What is a Papilloma?
A papilloma is the scientific term for a wart, or a benign tumour, of the skin. It is caused by a virus and it is common for dogs to have multiple of these at any one time. They are rarely seen in cats. They often spontaneously resolve and disappear as your dog develops immunity to the virus. Sometimes they are removed if they become particularly bothersome, sore or infected.
How did your pet develop a papilloma or wart?
Papillomaviruses are hardy organisms and can survive for long periods in the environment. They are transmitted through direct contact with an infected pet or the pet’s environment (toys, food and water bowls, bedding etc). The virus is able to enter the body through cuts, insect bites and sores or moist skin.
What do they look like?
In dogs, they more commonly appear as small inflamed polyps or warts. These can sometimes ulcerate and bleed causing your dog to want to lick them if they can reach. However, they may be flatter and more scaly in appearance. Some can even be inward-growing hard masses which may cause pain, particularly if they are on the feet.
In cats, papillomas are usually flat, plaque-like, and sometimes scaly. There may be one or more lesions, usually on the head, neck, or limbs.
How are they diagnosed?
Most have a typical appearance and your vet at Sydney Animal Hospitals may advise you to monitor it and see how it changes over time or if it starts to bother your pet. They may have a similar appearance to other skin tumours so your vet may also recommend a procedure called an FNA. This stands for Fine Needle Aspirate which involves inserting a small needle into the tumour and aspirating some cells to expel onto a slide. This is then sent off to a laboratory to be assessed under the microscope. Sometimes there aren’t enough cells aspirated or they are unclear, in this circumstance a surgical biopsy is recommended. As most papillomas are small it will often involve removal of the entire tumour. This procedure requires an anaesthetic. The tissue is then preserved and sent off to a laboratory for a pathologist to examine under the microscope in more detail (histopathology).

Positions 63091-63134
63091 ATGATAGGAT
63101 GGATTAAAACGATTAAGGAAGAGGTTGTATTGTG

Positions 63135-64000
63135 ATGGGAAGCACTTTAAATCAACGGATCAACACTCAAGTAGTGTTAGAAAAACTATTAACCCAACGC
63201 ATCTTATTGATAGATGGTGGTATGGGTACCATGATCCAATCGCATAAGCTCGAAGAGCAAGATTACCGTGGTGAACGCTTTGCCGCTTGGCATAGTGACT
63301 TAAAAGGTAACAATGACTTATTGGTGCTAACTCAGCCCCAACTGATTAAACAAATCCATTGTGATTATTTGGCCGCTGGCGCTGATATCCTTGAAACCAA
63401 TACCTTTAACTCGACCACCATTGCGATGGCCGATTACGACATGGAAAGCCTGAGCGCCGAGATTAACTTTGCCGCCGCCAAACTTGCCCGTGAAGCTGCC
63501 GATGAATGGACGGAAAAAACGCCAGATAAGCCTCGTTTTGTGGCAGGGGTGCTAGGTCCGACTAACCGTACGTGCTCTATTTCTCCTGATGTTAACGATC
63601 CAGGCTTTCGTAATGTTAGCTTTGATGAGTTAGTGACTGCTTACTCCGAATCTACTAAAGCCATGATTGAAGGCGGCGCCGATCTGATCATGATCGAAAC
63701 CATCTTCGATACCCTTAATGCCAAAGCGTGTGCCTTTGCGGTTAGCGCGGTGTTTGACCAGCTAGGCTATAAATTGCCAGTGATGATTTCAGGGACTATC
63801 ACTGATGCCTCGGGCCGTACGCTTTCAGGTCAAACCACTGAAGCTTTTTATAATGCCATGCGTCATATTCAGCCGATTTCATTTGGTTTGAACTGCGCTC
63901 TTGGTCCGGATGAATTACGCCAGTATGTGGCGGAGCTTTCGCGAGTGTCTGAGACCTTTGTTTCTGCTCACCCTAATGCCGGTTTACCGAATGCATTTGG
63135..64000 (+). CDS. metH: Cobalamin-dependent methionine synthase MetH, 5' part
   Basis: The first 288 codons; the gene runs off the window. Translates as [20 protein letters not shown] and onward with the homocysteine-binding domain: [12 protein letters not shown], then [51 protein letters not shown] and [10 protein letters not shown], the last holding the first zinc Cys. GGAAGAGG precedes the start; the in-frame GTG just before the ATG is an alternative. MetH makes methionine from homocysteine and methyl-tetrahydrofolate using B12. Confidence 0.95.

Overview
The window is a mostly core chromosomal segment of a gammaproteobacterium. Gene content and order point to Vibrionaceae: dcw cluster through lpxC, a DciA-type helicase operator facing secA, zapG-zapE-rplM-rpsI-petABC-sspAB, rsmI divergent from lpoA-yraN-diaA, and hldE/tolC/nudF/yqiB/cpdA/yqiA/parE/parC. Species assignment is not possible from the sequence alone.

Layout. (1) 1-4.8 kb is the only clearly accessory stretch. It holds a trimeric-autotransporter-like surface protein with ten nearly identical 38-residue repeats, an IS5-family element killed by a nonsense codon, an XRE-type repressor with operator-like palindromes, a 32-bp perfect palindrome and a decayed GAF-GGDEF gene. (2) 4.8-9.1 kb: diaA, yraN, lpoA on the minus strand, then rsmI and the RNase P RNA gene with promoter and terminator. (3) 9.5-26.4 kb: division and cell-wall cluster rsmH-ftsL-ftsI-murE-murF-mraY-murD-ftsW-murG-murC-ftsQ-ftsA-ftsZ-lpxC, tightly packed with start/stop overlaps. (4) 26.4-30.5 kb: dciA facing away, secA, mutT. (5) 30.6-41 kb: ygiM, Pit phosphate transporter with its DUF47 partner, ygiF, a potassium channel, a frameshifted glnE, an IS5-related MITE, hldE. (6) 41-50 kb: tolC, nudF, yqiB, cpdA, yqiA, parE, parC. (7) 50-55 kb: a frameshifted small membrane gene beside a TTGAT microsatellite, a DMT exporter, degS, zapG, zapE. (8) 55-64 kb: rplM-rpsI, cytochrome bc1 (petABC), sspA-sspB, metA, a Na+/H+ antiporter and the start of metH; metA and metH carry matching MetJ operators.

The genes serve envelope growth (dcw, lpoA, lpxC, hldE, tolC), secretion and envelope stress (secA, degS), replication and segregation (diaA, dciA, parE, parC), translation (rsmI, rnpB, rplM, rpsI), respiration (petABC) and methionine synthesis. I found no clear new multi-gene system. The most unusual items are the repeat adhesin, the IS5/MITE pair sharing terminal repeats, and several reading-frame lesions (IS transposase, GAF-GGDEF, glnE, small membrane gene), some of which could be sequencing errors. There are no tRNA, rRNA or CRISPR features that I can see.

How are they treated?
In dogs, some regress completely and disappear within 1-2 months. They do not spread to other areas of the body and surgery is curative. Rarely do they regrow. Additional papillomas may develop if the viral infection persists. Especially if your pet has an impaired immune system due to concurrent conditions (e.g. Cushing’s).
In cats, papillomaviruses are associated with certain cancers (e.g. squamous cell carcinoma) and surgery is usually advised.
It is important to stop your pet from rubbing, scratching or licking the papilloma as this will prevent it from becoming damaged, which can lead to bacterial infection of the skin and a more painful wart.
If your pet has had surgical removal the incision site must be protected and kept clean and dry until the incision is fully healed. If you have any concerns please contact your vet at Sydney Animal Hospitals for advice.
As it is a virus should I be concerned about my family?
Papillomaviruses are species-specific and therefore not transmissible to humans. They can be passed within species, so please ensure no close contact with other dogs/cats until the papilloma is gone.
If you have any questions or concerns about whether or not this form of treatment would benefit your furry family member, please talk to one of our knowledgeable vets at Sydney Animal Hospitals.
We are here for you every step of the way.
If you have any questions, please contact your local Sydney Animal Hospital below;
Newtown (02)9519 4111
69-73 Erskineville Road Erskineville
Inner West (02)9516 1466
1a Northumberland Ave Stanmore
Norwest (02)8883 0411
Unit 8, 1-3 Celebration Drive Bella Vista
Kellyville (02)8883 0533
106 Windsor Rd Kellyville
Newport (02)9997 4609
1 Palm Rd Newport
Avalon (02)9918 0833
710 Barrenjoey Rd Avalon Beach
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